Sadly, as I predicted last May, the story of Huguette Clark’s estate and charitable bequests is headed to an all out battle by her “next of kin” (extremely distant relatives by normal standards but next in line according to the law) to knock out her last will. The investment in massive legal maneuvering by the family is a good one – knock out the last will and you win $500 million (even if it means that Huguette’s charitable goals are ruined). If the family’s case isn’t that strong, they settle for tens of millions in any case.
But, I could not have predicted the strange twists this case is taking that you can read about in the following article:
In short, Ms. Clark – with a $500 million estate – signed two wills within weeks of each other in 2005 at age 98! First will left most to so-called family; second one cuts them out completely and puts bulk of fortune to charitable purposes.
Ironically, I was an attorney on a similar case where competing wills were drawn (by two different attorneys) within six weeks of each other – causing a 10 year legal battle over the estate. In that case, it was the decedent who got the last laugh by pitting two greedy attorneys against each – both of whom were eventually tossed from their lucrative roles with the estate.
In this case, the facts seems to indicate that the same attorney drew up the first will and then drew up the second one (which happened to benefit him and her accountant much more). All of this makes me wonder what was going on.
All very interesting reading and it all makes my adage “the bigger the gift, the bigger the precautions” ring very true in this case. With hindsight though, it is very easy to judge. I am sure the attorney and accountant involved with Ms. Clark tried very hard to do the right thing.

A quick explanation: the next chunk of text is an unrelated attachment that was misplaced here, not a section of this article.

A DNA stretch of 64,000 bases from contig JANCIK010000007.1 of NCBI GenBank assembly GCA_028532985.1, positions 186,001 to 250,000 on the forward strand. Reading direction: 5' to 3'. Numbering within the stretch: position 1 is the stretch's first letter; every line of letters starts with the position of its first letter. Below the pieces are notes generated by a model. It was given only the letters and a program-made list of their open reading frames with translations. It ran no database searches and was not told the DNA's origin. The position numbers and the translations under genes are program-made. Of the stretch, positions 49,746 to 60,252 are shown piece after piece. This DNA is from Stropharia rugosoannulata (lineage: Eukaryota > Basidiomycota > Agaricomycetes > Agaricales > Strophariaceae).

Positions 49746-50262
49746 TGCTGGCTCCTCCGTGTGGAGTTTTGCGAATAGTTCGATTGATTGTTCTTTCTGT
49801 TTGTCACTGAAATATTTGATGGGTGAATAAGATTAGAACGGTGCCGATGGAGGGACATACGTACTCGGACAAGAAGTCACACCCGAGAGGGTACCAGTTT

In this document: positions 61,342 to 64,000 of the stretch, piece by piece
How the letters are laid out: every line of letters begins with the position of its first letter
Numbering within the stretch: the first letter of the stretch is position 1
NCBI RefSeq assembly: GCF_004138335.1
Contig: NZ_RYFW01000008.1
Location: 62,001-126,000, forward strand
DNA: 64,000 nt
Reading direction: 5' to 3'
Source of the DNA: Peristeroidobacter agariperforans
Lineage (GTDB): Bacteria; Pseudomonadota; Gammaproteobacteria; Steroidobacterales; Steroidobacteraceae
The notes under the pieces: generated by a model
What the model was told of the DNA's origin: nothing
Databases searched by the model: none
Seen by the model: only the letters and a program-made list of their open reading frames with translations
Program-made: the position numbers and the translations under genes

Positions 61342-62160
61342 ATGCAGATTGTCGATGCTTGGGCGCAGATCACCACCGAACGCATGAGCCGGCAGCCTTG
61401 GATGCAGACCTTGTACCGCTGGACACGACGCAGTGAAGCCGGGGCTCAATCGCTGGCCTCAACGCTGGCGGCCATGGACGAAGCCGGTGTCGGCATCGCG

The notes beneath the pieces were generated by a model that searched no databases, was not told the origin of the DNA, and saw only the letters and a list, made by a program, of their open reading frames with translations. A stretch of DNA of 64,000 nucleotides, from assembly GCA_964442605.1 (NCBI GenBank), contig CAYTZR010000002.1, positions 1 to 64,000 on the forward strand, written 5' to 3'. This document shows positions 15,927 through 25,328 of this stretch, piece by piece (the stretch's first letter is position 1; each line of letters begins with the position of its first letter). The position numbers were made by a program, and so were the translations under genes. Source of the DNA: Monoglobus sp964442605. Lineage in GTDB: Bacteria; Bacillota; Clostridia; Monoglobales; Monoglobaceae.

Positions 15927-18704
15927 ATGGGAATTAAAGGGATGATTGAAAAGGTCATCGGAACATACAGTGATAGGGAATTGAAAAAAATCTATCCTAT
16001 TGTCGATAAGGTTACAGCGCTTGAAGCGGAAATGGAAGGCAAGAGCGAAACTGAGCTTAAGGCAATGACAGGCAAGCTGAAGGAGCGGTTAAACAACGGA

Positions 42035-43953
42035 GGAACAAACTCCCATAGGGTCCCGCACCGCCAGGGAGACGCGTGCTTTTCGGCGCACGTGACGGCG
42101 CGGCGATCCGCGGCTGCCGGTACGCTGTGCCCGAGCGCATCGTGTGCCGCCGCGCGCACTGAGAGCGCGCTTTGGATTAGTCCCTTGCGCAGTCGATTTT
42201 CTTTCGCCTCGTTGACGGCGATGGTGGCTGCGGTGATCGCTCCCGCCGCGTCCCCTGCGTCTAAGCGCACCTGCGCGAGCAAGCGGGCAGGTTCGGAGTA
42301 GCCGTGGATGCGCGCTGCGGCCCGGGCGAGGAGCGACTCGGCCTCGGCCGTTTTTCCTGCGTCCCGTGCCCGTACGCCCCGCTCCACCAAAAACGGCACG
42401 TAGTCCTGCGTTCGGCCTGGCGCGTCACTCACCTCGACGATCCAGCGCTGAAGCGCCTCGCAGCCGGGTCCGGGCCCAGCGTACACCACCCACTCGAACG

Oh well. Ms. Clark was perhaps the largest “planned gift” I had any connection to in my career. I had been the director of planned giving at Beth Israel Medical Center – her residence of 20+ years from 2004 to 2006 (ironically during the time she actually signed her wills). I never met her, nor was that likely to ever happen. We just knew that there could be a big bequest and contemplated how those who had some contact with her could potentially encourage inclusion in the will (Beth Israel was a beneficiary in the 2nd will for $1 million – nice gift but somewhat disappointing considering the size of her estate).
I also can’t help thinking that MSNBC – the lead news outlet covering this story – is slanted in favor of the long lost family somehow. All of their pieces, interesting as they may be, seem to be going after the attorney and accountant of the estate. Their pursuit of this story is perfect for the family to build a case to get that money and it makes me wonder.